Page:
The Rock- and Paleo-magnetics Lab
The U.S. Geological Survey's Rock- and Paleo-magnetics Laboratory is a facility dedicated to the study of past variations of the Earth's magnetic field and the magnetic properties of rocks. Scientists affiliated with the laboratory work to gain a better understanding of the Earth's field by studying the magnetic record contained in rocks and archeologic materials. The knowledge gained can then be applied toward the solution of various geologic problems including the mapping of active volcanoes and correlation of ancient earthquake deposits to better understand the related hazards, aiding in the determination of young geologic materials, and deducing the tectonic histories of structurally complex regions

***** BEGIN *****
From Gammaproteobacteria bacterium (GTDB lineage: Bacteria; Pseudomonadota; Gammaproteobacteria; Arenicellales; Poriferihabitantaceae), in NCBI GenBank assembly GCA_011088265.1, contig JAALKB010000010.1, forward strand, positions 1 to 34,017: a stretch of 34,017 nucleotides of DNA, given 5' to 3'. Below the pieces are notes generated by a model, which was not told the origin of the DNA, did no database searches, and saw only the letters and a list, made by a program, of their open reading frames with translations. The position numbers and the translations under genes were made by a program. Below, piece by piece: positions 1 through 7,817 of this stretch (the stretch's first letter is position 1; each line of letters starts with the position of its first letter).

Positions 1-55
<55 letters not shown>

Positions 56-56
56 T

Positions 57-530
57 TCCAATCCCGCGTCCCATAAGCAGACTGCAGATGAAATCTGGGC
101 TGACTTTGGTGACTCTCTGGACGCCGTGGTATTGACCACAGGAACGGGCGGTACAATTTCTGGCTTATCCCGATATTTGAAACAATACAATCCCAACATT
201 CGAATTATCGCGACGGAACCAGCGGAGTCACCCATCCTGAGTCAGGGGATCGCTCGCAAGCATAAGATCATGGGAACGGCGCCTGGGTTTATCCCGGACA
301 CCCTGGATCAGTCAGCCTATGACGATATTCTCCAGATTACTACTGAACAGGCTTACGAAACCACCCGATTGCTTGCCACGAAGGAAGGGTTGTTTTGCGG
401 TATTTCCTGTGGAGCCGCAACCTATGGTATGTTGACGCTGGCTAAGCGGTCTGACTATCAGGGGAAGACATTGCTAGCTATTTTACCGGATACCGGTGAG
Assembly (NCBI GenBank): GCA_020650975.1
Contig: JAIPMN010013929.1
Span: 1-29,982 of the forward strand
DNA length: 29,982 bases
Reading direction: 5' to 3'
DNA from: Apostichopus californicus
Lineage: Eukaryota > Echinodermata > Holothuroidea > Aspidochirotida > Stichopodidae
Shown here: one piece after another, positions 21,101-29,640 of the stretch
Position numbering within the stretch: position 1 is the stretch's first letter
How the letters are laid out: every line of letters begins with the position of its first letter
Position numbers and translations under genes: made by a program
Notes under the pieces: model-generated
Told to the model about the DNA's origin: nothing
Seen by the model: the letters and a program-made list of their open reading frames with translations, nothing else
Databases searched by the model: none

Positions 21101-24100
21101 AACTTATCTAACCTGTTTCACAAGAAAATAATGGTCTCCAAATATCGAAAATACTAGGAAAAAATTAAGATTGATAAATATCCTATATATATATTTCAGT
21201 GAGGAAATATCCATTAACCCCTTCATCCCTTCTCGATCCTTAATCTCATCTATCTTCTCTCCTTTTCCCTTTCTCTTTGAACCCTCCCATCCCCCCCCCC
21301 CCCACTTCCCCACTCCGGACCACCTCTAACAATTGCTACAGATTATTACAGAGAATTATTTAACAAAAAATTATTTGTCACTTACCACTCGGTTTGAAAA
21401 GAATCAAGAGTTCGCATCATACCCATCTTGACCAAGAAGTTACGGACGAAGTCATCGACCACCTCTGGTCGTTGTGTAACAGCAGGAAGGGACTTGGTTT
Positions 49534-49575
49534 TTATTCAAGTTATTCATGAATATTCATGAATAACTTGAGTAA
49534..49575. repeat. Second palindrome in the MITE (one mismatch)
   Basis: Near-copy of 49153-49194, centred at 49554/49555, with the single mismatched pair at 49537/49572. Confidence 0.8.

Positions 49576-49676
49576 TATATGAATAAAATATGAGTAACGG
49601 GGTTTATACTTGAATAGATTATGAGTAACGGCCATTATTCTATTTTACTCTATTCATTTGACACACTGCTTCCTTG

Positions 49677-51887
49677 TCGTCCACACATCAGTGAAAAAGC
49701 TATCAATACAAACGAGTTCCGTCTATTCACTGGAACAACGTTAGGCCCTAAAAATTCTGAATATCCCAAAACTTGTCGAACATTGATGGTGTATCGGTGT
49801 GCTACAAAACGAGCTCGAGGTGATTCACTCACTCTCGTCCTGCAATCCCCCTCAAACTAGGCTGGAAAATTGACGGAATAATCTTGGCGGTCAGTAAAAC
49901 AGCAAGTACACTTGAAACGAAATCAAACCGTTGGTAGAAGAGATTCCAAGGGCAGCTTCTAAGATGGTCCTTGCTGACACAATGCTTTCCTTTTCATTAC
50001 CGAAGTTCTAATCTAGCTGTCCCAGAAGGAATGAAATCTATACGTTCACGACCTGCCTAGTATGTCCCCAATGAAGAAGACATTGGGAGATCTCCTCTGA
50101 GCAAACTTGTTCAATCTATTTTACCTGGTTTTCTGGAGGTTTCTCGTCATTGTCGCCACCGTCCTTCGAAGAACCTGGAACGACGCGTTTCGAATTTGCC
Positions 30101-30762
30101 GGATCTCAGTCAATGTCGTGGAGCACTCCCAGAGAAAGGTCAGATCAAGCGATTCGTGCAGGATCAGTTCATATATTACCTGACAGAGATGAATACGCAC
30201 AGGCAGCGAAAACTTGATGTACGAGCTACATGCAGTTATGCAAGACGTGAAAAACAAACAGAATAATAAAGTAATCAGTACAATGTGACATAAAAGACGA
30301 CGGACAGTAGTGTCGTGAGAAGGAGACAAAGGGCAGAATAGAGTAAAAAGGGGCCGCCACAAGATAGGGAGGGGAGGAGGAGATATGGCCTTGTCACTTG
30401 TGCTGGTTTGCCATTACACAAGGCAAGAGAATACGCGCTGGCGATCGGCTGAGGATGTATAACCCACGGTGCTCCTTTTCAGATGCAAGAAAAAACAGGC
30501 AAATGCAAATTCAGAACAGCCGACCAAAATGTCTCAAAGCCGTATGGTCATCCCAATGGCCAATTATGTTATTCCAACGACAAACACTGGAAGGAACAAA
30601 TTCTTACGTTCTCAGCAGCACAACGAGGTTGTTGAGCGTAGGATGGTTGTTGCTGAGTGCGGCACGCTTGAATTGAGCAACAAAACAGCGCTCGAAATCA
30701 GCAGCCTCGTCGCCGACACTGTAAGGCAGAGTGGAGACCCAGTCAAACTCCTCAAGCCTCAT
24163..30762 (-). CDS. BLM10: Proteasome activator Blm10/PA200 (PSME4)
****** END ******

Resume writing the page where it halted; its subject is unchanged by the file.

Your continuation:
Map and Directions The Rock- and Paleo-magnetics Laboratory is located in building 16 along the southern edge of the USGS campus at 345 Middlefield Road in Menlo Park, CA.
Pioneering research on the geomagnetic polarity time scale performed in the original laboratory was instrumental in confirming the hypothesis of seafloor spreading and led to the development of the theory of plate tectonics. In recognition of this landmark research, the original laboratory building was designated as a National Historic Landmark (#94001647) in 1994. Although the original laboratory building no longer stands, it and the historic research performed within it are commemorated in the new Rock- and Paleo-magnetics Laboratory building. Visitors are welcome to visit the laboratory, view the historical exhibits, and see a video describing the research and events that led to the landmark designation. To learn more, see:
History of the Paleomagnetics Lab
Learn more about what we do
***see our new automated sample handling system***